Former service members previously stationed at Camp Lejeune in North Carolina plan to sue the federal government for medical expenses and suffering.
The PACT Act, if approved, would create a pathway for veterans and their families to file lawsuits for being exposed to toxins in the water.
The bill was approved by Congress last week and is headed to President Joe Biden's desk.
According to the federal government, between 1953 and 1987, hundreds of thousands of veterans and their families were exposed to the contaminated water.
Experts said those toxins may cause illnesses including cancer.
"There's also contractors who were working at Camp Lejeune who were exposed to the water," said Brian Snyder, an attorney with Snyder and Wenner. "There are workers who weren't military and those people relocate over time and we know from calls we're getting, there are plenty of people here in Arizona."
A few years ago, Marine Corps veteran Lawrence Davidson was diagnosed with stage 5 prostate cancer.
"Bottom line, it has destroyed my life," Davidson said.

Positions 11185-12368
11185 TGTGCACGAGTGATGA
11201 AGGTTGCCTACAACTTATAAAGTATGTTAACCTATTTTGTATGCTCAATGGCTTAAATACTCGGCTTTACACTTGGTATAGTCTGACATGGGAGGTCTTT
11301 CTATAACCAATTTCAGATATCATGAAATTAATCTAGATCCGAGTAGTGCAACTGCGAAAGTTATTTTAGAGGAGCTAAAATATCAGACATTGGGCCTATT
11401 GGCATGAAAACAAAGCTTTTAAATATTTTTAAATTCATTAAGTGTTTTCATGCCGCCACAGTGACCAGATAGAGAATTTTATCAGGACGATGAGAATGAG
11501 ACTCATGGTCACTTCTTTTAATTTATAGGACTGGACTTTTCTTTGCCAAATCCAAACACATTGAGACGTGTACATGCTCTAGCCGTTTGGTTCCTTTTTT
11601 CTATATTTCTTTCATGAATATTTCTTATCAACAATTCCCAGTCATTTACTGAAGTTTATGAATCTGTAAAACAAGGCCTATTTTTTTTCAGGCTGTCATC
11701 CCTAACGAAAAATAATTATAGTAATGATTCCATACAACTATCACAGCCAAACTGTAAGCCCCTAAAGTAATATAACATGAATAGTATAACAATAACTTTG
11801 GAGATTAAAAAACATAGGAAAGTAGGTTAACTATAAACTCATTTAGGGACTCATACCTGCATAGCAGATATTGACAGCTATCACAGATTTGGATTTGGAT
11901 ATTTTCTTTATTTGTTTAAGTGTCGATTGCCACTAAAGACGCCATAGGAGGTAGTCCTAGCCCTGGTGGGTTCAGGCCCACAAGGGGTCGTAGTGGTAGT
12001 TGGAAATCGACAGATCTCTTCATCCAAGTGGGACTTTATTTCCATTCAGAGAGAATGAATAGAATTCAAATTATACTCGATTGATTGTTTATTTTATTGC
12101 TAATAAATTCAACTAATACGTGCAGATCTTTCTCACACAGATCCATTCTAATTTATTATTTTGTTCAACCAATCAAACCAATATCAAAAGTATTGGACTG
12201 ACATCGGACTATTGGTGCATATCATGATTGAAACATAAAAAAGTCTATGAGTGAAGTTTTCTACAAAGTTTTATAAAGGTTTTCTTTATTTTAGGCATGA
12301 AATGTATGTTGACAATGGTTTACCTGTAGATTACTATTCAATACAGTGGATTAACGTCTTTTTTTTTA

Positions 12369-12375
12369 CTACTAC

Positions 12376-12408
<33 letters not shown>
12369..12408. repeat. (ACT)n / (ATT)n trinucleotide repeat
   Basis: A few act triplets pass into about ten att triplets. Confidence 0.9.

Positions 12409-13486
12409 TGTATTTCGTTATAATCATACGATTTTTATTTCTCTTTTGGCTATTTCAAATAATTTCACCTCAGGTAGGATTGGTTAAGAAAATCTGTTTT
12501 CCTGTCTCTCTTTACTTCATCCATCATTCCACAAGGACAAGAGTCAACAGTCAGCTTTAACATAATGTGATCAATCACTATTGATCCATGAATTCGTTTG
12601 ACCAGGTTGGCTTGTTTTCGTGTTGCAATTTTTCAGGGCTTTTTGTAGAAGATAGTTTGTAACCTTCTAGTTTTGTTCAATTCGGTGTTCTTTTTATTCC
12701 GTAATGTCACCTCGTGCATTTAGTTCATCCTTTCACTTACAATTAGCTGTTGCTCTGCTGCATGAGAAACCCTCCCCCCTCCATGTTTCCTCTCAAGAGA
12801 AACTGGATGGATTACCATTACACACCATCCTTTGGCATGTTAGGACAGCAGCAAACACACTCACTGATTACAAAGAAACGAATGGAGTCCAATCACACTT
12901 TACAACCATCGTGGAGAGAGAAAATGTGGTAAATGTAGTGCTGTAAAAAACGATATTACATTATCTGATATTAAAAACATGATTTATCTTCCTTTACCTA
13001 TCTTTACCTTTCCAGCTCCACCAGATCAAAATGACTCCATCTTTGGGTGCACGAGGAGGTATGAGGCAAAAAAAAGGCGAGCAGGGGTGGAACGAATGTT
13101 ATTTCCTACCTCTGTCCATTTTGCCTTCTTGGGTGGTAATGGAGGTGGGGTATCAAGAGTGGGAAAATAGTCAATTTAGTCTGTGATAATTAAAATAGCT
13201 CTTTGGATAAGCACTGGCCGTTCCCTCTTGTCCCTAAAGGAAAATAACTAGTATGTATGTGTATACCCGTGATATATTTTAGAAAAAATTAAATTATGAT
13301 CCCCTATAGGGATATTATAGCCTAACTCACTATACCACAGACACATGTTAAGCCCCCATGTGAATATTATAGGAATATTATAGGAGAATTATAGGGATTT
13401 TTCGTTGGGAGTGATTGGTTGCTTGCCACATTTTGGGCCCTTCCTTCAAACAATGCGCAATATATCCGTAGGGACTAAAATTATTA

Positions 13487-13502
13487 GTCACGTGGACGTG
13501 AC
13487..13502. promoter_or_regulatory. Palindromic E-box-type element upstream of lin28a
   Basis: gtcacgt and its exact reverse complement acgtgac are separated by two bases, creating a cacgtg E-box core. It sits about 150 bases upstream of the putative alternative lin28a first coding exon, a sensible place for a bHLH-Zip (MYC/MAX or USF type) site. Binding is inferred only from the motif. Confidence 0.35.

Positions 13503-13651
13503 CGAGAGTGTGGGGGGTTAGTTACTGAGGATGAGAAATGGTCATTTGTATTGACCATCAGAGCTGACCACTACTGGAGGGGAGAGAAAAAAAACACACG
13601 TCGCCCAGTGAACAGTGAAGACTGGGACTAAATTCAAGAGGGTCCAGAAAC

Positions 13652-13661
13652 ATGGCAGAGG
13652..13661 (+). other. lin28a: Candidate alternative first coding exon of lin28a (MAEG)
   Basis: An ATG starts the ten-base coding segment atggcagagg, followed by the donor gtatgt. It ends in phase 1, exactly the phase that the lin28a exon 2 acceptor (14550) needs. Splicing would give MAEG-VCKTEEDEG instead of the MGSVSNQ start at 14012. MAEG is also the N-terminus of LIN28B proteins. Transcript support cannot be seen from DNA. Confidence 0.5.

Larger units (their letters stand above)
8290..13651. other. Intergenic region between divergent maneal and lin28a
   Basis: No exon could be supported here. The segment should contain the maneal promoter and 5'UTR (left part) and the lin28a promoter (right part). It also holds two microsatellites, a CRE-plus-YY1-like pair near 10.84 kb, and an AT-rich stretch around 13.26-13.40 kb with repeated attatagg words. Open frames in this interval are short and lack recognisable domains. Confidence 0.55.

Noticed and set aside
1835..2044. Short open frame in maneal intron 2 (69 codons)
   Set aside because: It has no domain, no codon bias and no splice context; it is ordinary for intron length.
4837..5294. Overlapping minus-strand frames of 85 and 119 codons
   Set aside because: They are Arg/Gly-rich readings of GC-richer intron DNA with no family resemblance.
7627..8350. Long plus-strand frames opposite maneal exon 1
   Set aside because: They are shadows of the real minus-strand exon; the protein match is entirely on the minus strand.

Davidson is now 71 years old. He told ABC15 the treatment he's receiving is so aggressive that doctors can only use it for a few more months.
Since being diagnosed, Davidson has received 43 rounds of radiation.
"I think it's time they pay the piper. I think it's time they try to restore these families, and since I won't be around to take care of my family... Maybe they will," he said.
Attorneys say they've been getting calls from other veterans worried about their health.
According to Snyder, former service members that were stationed at Camp Lejeune during those years should seek medical attention if they think they have one of the diseases linked to the exposure.
Biden is expected to sign the bill next week.